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76                                        FRANKLIN-SQUARE SONG COLLECTION.
Memory Bells.—On the fifth day of my journey across the Syrian desert the air above lay dead, and all the whole earth that I could reach with my utmost sight and keenest listening was still and lifeless as some dispeopled and forgotten world that rolls round and round in the heavens through wasted floods of light. The sun, growing fiercer, shone down more mightily now than ever on me he shone before, and as I drooped my head under his fire and, closing my eyes against the glare that surrounded me, slowly fell asleep, for how
many minutes or moments, I cannot tell, but after awhile I was gently awakened by a peal of church bells—my native bells—the innocent bells of Marlen, that never before sent forth their music beyond the Blaygon hills! My first idea naturally was, that I still remained fast under the power of a dream. I roused myself, and drew aside the silk that covered my eyes, and plunged my bare face into the light. Then at least I was well enough wakened, but still those old Marlen bells rang on, not ringing for joy, but properly,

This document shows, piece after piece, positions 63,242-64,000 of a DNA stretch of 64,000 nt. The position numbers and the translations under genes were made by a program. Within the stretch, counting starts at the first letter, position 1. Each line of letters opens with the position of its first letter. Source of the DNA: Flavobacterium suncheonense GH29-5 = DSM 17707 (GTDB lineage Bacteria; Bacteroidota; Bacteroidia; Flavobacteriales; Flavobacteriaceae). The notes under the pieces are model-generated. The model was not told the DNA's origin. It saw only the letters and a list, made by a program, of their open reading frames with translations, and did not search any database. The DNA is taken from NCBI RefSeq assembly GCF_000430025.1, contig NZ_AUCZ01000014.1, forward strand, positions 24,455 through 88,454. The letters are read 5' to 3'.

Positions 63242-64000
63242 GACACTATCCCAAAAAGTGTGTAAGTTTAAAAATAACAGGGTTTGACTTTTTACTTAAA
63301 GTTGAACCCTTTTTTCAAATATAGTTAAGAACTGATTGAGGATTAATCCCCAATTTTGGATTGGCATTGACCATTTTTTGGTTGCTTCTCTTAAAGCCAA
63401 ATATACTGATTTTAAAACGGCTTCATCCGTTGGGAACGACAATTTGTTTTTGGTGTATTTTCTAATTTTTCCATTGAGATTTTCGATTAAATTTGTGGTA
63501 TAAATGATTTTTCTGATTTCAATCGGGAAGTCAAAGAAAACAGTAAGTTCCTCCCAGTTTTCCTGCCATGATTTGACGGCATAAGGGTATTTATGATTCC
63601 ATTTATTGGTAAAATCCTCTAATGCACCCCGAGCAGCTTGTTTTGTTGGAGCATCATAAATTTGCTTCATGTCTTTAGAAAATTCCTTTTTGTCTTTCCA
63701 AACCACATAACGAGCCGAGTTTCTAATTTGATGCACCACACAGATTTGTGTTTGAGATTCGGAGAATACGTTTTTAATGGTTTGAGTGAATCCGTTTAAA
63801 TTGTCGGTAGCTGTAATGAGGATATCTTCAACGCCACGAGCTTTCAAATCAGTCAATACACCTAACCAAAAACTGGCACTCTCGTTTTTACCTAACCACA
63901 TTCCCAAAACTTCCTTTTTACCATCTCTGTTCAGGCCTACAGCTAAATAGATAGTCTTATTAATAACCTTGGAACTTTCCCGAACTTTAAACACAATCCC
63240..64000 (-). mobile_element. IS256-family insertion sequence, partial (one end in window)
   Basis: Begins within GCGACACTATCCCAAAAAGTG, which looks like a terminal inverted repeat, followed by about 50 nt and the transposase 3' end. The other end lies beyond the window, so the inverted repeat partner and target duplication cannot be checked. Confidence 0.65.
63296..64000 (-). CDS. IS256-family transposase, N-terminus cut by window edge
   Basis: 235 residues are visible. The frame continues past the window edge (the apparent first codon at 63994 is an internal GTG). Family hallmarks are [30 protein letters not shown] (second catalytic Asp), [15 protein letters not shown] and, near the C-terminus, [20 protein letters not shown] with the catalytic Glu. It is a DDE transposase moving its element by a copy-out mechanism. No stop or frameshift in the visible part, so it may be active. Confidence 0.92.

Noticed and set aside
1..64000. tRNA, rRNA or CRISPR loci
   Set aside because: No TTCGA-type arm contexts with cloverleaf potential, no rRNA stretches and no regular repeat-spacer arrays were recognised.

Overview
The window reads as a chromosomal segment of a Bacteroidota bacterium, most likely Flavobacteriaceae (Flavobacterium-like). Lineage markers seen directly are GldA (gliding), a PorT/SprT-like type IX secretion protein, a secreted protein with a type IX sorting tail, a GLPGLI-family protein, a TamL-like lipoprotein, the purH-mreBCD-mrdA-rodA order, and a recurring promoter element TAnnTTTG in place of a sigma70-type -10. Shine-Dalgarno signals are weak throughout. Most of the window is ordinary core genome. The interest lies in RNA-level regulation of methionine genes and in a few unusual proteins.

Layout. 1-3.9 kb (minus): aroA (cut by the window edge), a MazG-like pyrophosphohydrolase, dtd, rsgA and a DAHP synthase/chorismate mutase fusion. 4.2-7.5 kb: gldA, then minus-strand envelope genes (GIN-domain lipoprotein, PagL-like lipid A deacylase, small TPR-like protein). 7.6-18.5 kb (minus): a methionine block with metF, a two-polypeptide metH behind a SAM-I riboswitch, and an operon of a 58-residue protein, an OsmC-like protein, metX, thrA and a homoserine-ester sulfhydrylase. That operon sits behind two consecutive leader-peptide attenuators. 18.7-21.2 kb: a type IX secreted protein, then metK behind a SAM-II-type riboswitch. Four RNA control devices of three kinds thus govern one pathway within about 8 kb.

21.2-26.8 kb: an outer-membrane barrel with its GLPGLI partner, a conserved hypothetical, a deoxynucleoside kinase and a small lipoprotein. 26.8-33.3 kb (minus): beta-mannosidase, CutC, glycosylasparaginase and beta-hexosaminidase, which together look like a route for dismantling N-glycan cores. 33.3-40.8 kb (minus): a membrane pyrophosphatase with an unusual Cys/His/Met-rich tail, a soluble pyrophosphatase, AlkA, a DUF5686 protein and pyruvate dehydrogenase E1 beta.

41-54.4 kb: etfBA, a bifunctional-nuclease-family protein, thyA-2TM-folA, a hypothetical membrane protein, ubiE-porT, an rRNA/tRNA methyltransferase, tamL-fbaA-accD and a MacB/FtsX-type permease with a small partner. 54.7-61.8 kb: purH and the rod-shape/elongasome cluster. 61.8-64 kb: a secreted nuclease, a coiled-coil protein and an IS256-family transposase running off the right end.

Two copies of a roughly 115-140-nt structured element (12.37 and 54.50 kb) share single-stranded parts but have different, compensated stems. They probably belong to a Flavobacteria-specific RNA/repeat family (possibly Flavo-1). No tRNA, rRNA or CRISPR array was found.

J. Strauss. Baden Polka.
prosily, steadily, merrily ringing for " church." After a while the sound died away slowly; it happened that neither I nor any of my party had a watch by which to measure the exact time of its lasting, but it seemed to me that about ten minutes had passed before the bells ceased. I attributed the effect to the great heat of the sun, the perfect dryness of the clear air through which I moved, and the deep stillness of all around me; it seemed to me that these causes, by occasioning
a great tension, and consequent susceptibility of the hearing organs, had rendered them liable to tingle under the passing touch of some mere memory, that must have swept across my brain in a moment of sleep. Since my return to England, it has been told me that like sounds have been heard at sea, and that a sailor becalmed under a vertical sun, in the midst of the wide ocean, has listened in trembling wonder to the chime of his own village bells—Kuiglake's Eothen.

E-Book - An Annotated Compendium of Old Time American Songs by James Alverson III